Neverwas Haul - Maker Faire 2009
This is an introduction to a multi-part series on Steampunk by Sally Applin (http://www.sally.com). I've been corresponding with Sally off and on for more than five years and we first met at Maker Faire in 2009. I have thoroughly enjoyed listening to her insightful thoughts on Steampunk and the Maker Movement and I'm excited that she'll be featured here on The Steampunk Workshop. From her bio, linked above: "Sally is a founding member of AnthroPunk (on twitter) and is currently researching the impact of technology on culture, and the consequent inverse: specifically the reifications of Network Space in Personal Space. She is also a member of IoT Council, a think tank for the Internet of Things." - Jake.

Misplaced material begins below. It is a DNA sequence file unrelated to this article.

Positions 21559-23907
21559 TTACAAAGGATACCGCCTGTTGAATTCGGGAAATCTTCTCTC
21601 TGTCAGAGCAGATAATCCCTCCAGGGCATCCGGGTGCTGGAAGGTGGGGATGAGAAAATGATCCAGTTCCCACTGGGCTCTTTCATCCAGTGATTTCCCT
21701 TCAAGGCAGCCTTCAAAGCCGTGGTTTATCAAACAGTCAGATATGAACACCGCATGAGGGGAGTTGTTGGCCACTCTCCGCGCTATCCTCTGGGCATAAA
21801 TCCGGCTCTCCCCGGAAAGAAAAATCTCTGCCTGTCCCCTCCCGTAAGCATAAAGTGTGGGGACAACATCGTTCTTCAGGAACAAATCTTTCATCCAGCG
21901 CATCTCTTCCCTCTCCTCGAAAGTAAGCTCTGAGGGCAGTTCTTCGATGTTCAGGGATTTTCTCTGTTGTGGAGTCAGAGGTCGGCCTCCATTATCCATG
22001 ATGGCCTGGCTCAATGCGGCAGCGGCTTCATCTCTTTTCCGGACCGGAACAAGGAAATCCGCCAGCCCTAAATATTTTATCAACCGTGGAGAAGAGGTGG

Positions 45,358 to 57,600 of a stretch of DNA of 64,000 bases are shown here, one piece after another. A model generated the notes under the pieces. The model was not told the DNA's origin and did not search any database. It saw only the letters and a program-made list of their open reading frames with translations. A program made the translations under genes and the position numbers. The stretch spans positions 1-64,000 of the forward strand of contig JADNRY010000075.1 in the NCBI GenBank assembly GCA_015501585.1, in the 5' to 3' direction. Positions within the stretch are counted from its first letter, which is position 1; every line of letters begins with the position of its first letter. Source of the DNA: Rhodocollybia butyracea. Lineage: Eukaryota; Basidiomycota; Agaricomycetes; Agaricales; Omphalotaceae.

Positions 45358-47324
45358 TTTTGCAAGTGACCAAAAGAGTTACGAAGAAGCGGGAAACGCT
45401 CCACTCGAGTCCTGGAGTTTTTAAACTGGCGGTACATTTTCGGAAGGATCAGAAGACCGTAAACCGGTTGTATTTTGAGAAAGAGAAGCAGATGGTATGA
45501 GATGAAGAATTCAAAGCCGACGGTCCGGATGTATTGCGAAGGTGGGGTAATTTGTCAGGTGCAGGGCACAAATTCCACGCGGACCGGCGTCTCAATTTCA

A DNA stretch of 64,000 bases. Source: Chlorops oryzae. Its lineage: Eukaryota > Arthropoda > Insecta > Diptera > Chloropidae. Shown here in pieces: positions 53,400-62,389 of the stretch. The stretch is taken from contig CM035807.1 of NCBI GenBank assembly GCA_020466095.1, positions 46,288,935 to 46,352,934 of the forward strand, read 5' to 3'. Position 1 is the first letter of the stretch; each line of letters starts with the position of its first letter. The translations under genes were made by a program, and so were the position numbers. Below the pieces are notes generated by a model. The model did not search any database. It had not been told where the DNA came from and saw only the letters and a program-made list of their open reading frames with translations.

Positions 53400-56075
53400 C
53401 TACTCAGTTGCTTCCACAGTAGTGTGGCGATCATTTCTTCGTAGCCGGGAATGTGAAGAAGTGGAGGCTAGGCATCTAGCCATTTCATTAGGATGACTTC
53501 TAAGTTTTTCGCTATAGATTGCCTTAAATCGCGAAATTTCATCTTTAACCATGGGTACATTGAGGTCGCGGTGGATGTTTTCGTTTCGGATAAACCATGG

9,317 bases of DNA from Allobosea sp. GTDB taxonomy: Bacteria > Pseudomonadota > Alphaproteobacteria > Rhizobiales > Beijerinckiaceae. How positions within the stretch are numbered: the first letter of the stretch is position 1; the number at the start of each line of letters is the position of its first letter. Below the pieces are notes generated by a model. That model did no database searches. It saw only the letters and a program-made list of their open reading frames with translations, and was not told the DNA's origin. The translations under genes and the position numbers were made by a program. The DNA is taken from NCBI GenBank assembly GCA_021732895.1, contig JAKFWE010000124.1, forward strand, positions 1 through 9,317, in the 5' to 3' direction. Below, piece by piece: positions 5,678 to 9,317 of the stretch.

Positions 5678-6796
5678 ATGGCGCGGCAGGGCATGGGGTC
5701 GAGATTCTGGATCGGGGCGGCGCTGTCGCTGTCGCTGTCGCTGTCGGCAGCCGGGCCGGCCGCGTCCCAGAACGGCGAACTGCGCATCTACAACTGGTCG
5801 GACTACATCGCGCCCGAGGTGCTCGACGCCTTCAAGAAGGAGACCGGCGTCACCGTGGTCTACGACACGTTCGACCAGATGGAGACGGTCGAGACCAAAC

In the United States, Steampunk rose to prominence in the latter part of the first decade of the new century. At that time many people began to feel concerned about losing their privacy through a myriad of new security schemes, their security due to a plummeting job market and economy and, though in light of the former, seemingly less serious, increased awareness that a licensing agreement for software and hardware that had given ownership to items purchased by individuals, to the corporations that had manufactured them. The Maker movement also gained traction during this time and it is not unrelated. Many people who were tired of the system and unhappy with the future it indicated, took to their workshops to make their own future. Make it, they did. People began to learn how to grow their own food, raise poultry, keep bees, use gunpowder, cure meat, sew, weld, woodwork, can, preserve and various other skills that had been out of the public production as mainstream knowledge for the better part of a half century.
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